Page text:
Who Killed Jill Dando?

On the 9th of November, 1961, in the sleepy, seaside town of Weston-super-Mare, a woman named Winifred went into labour. Her husband, Jack, rushed to Ashcombe House Maternity Home and was at his wife’s side as she gave birth to their one and only daughter. They would name her Jill Wendy Dando.

Jill’s early years were an uphill struggle. When she was just three years old, it was discovered that she had a blocked pulmonary artery, as well as a hole in her tiny heart. The pulmonary artery carries deoxygenated blood from the right side of the heart to the lungs, where it will be loaded up with oxygen again before circulating the body. Unless the blockage was cleared, the infant Jill’s lungs would be unable to form even the most basic of functions. Her young life was in grave danger.

But thanks to the budding National Health Service, the infant Jill was taken care of. Doctors from all over the former British Empire took part in the delicate operation to sew up and unblock her tiny, still beating heart. The operation was a complete success and Jill grew up to be a healthy, happy girl.

After her comprehensive education, Jill went on to study journalism at the South Glamorgan Institute of Higher Education in nearby Cardiff, Wales. It was there she would be filled with a passion for dramatics and media, taking part in local Amateur Dramatics and Theatre companies and even volunteering for Sunshine Hospital Radio, a non-profit organization that wished to bring a little ray of sunshine into the lives of sick and injured patients. It appears that Jill never, ever forgot the debt she owed to her nation’s medical professionals.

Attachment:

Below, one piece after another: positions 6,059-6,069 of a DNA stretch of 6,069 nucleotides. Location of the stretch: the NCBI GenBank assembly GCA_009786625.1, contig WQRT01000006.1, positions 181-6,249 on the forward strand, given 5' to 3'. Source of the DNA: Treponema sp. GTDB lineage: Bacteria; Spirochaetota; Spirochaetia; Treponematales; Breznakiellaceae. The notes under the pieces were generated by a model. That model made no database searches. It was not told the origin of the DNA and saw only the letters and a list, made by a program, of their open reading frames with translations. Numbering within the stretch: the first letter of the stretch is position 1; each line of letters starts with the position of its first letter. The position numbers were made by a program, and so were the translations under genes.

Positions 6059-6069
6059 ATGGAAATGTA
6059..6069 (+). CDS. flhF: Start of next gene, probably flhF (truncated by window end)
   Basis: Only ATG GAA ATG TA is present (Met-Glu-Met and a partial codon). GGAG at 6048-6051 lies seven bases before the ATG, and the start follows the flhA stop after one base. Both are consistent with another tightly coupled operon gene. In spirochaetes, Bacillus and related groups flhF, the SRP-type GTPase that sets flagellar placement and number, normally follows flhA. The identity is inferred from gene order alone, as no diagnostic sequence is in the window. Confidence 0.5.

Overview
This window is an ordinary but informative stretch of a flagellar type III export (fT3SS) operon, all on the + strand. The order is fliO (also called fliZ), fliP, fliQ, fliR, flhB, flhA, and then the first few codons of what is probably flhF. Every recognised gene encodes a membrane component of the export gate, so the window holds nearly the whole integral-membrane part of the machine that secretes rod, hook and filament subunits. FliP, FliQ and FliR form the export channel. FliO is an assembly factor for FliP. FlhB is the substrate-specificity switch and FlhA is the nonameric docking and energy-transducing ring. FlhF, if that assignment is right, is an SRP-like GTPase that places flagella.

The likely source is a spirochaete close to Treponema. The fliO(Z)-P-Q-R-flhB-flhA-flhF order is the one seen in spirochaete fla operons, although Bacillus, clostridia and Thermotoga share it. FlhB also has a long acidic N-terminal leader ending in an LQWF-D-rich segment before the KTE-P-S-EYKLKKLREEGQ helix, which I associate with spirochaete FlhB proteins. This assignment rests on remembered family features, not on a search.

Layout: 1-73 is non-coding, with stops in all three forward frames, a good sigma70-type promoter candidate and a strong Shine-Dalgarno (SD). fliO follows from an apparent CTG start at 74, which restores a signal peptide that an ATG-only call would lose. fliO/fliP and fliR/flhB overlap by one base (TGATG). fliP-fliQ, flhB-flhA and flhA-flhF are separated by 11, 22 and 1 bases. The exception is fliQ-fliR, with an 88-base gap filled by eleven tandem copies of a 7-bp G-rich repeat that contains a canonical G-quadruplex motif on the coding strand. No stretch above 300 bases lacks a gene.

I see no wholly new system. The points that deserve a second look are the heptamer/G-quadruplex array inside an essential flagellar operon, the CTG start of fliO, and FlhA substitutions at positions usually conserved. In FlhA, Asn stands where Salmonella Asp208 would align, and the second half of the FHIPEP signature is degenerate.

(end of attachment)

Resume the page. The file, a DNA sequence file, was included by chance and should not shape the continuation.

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Journalism was something of a family business for the Dandos. Jill’s father and brother worked for the local weekly newspaper, The Weston Mercury, and this was where Jill found her first paid reporter’s job. For five whole years she worked as a print journalist for the Mercury, covering community events and helping to promote local and regional business. But Jill always knew she was destined for the big time.

So in 1985

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The Sydney cliff murders of gay men [Unresolved Crime]

In the 1970s and the 1980s, up to twelve men died at or disappeared from cliffs around Sydney. At the time some were judged as suicides or accidents. It is now believed gay bashers were responsible for throwing men from the top of cliffs. Many of the clifftop areas operated as a gay beat (outdoor cruising area) and the men disappeared while walking those areas alone at night. There were several other bashing deaths at other beats: often public toilets in parks.

In recent years, New South Wales police have been re-examining 88 crimes from 1970s, 80s and 90s, to assess how many might fit the gay-hate category, and if a homophobic police culture may have hindered the original investigations. The 88 crimes do not all involve beats or cliffs, but most have victims who were gay men or men possibly mistaken for being gay. The crimes occurred in different areas of the state of New South Wales, but mostly in Sydney.

Of these 88 crimes under review, 23 are unsolved. The cliff deaths and disappearances are included in the police review.

Three of the highest profile cases are those of Gilles Mattaini, Ross Warren, John Russell. They were gay men who were found dead at, or disappeared from, the cliff top beat at Marks Park, Tamarama [map] at night.

Mattaini went missing in September 1985, Warren went missing in July 1989, and Russell died in November 1989.